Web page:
I have a barn that I am planning to create an office/workshop in. It doesnt need to be in the lap of luxury but I would like it to be relatively warm and dry.
The barn seems fairly well sealled as things are. There are no damp patches even on/after the wettest days.
I have chipped off the internal limey cement, sprayed the wall with a Unibond mix and pointed the stone with cement and unibond.
I am now planning to put a wooden floor in, this will probably just be chipboard on joists.
I know I need to put down a damp proof membrane but was wondering about the best configuration for ventillation and insulation.
The walls are about 1 foot thick but there is one block section that I can fit a vent on to and was hoping to criss cross joists to allow the air to get in at all the wood.
What then is the best way to insulate this?
I was hoping to put fibreglass insulation under the chipboard but will this stop the air flow and increase the likley hood of dry rot in the future?
If the fibreglass is below the level of the vent will i loose any heat retention through the vent.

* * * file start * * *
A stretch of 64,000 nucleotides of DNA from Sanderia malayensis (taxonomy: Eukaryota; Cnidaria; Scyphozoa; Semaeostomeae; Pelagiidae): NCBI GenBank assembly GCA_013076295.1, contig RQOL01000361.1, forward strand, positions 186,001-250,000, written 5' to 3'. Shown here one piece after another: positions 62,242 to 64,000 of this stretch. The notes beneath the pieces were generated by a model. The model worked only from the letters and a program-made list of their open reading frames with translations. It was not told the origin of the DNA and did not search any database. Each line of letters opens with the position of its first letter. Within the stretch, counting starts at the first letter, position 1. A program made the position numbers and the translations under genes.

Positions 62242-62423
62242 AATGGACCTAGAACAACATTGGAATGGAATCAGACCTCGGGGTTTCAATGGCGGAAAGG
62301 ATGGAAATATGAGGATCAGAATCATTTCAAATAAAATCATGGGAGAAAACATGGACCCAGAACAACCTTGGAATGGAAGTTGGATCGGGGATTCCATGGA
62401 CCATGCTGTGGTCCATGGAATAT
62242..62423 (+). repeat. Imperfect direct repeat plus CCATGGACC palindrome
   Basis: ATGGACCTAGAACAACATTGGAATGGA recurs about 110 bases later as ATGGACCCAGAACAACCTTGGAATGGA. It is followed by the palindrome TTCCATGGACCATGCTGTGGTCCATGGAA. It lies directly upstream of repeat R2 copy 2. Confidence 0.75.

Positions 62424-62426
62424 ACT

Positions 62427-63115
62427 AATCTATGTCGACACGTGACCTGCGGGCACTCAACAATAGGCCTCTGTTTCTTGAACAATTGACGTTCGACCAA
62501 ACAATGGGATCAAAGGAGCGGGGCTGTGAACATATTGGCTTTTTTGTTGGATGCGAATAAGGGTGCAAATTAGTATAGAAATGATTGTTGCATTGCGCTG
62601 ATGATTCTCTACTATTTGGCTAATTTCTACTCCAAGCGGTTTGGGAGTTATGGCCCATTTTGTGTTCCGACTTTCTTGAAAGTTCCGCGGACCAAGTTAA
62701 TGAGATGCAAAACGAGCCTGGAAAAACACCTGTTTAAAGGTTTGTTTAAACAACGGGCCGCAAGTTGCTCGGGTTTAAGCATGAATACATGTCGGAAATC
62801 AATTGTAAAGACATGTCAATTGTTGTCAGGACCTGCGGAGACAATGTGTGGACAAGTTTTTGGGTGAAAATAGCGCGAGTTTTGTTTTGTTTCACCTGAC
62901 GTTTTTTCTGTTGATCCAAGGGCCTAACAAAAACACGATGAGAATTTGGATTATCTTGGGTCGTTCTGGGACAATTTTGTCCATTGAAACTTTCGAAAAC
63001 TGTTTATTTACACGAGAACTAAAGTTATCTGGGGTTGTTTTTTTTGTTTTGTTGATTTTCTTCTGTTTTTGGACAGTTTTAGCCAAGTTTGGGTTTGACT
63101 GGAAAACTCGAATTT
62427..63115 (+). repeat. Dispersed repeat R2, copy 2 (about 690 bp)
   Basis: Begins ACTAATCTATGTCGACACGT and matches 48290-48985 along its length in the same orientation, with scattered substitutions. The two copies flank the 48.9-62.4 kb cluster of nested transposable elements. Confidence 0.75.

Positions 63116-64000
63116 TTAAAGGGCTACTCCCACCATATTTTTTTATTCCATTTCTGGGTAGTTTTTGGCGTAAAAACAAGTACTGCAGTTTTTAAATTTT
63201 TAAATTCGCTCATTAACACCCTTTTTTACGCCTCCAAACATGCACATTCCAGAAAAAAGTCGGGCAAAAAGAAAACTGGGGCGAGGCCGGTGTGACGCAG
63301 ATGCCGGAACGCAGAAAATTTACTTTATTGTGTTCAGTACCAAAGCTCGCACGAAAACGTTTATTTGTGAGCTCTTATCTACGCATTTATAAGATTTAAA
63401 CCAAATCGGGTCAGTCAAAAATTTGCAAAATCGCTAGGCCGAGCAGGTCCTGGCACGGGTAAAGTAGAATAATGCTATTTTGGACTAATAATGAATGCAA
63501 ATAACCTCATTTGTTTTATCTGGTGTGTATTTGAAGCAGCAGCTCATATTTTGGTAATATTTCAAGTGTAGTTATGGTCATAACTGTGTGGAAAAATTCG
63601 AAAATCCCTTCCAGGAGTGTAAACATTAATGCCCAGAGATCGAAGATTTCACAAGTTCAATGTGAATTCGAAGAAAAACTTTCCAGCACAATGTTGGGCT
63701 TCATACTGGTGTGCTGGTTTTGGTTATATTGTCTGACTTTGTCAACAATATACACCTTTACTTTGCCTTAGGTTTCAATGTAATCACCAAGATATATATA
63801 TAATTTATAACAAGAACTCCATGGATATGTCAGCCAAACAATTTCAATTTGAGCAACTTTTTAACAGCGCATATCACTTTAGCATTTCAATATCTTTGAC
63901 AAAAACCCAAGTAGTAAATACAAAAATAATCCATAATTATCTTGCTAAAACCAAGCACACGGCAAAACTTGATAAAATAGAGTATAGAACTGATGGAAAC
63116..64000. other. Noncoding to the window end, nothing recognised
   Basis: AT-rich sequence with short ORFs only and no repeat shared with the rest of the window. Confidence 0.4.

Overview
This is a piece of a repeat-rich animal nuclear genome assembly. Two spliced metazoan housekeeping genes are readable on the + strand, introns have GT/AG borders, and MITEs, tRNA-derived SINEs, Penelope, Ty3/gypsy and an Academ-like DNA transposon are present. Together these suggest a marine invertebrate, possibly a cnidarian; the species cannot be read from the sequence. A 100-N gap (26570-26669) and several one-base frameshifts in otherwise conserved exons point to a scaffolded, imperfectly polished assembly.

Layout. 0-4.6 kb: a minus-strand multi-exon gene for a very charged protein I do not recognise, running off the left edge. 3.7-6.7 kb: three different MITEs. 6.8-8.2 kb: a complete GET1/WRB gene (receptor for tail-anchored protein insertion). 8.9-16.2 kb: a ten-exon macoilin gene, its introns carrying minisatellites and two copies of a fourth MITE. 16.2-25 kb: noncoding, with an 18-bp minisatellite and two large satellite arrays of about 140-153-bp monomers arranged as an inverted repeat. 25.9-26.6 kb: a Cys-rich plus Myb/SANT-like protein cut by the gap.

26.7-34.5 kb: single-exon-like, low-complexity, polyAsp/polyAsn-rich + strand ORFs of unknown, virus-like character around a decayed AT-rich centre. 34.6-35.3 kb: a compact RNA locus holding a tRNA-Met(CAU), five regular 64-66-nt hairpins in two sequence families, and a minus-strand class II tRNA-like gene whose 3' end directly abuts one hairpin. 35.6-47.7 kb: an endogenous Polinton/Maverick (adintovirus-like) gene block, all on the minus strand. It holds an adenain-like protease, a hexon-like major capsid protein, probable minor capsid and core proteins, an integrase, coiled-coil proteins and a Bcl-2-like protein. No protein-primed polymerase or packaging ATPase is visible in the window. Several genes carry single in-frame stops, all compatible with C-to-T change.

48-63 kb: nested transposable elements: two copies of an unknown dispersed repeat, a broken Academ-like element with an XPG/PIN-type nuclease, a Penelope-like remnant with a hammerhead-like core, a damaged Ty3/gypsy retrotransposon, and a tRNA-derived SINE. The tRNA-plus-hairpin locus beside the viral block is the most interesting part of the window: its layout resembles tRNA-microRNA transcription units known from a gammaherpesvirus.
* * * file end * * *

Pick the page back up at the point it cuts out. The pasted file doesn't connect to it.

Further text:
If anyone has come across this in the past I would be very greatful to hear your experiences.
Barn Wood Flooring, Old Rustic Barnwood Floors of Oak and Pine Old barn wood floors are full of rustic character from nail holes, insect scaring, checking, old knots, cracks and the daily toil of work and weather that was put upon the great North American barn. (such as a threshing floor)
the best way is to compact the floor with a mechanical compactor, lay your insulation down.If its just a workshop 50mm of polystyrene will do.Then lay your DPM on top then lay 100mm concrete thick floor. If you want to keep a rustic finish, lay and level 25x50mm battens in the wet concrete so you can nail floorboards to them once its set. With this method no ventilation for the floor is required.
The point of having floor insulation is to keep the heat in the room and at the same time keep ones feet warm. Having the insulation under the slab means that you have a vast cold slab to absorb the heat from your feet and the barn. On the other hand if the insulation is on top of the concrete slab, you can have a fully floating t&g OSB floor where your feet will keep warm. Keeping in mind that barns tend to have high roofs, you will in any event have a problem trying to keep warm, as of course warm air rises. You may like to consider having a thicker layer of insulation with under floor heating laid in the top of proprietary polystyrene , this will provide a light weight floor with a quick response time and low level heat that will rise round you and keep you warm.
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